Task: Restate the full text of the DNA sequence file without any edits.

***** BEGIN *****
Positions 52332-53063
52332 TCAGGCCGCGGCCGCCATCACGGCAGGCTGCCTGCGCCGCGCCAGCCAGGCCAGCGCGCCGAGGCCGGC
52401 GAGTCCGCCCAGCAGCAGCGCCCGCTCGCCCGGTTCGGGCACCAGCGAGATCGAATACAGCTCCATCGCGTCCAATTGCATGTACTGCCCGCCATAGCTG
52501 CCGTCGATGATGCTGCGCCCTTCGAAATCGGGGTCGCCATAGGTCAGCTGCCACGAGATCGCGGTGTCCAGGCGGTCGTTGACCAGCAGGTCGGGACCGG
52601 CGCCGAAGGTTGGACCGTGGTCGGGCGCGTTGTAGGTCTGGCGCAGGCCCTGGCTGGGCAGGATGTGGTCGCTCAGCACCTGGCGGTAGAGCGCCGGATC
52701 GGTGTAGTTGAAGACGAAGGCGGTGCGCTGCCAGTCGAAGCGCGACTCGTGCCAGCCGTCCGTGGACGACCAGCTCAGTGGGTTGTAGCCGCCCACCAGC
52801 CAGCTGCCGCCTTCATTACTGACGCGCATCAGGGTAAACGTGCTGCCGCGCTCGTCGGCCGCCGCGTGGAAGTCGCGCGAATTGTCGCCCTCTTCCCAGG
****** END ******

Positions 52332-53063
52332 TCAGGCCGCGGCCGCCATCACGGCAGGCTGCCTGCGCCGCGCCAGCCAGGCCAGCGCGCCGAGGCCGGC
52401 GAGTCCGCCCAGCAGCAGCGCCCGCTCGCCCGGTTCGGGCACCAGCGAGATCGAATACAGCTCCATCGCGTCCAATTGCATGTACTGCCCGCCATAGCTG
52501 CCGTCGATGATGCTGCGCCCTTCGAAATCGGGGTCGCCATAGGTCAGCTGCCACGAGATCGCGGTGTCCAGGCGGTCGTTGACCAGCAGGTCGGGACCGG
52601 CGCCGAAGGTTGGACCGTGGTCGGGCGCGTTGTAGGTCTGGCGCAGGCCCTGGCTGGGCAGGATGTGGTCGCTCAGCACCTGGCGGTAGAGCGCCGGATC
52701 GGTGTAGTTGAAGACGAAGGCGGTGCGCTGCCAGTCGAAGCGCGACTCGTGCCAGCCGTCCGTGGACGACCAGCTCAGTGGGTTGTAGCCGCCCACCAGC
52801 CAGCTGCCGCCTTCATTACTGACGCGCATCAGGGTAAACGTGCTGCCGCGCTCGTCGGCCGCCGCGTGGAAGTCGCGCGAATTGTCGCCCTCTTCCCAGG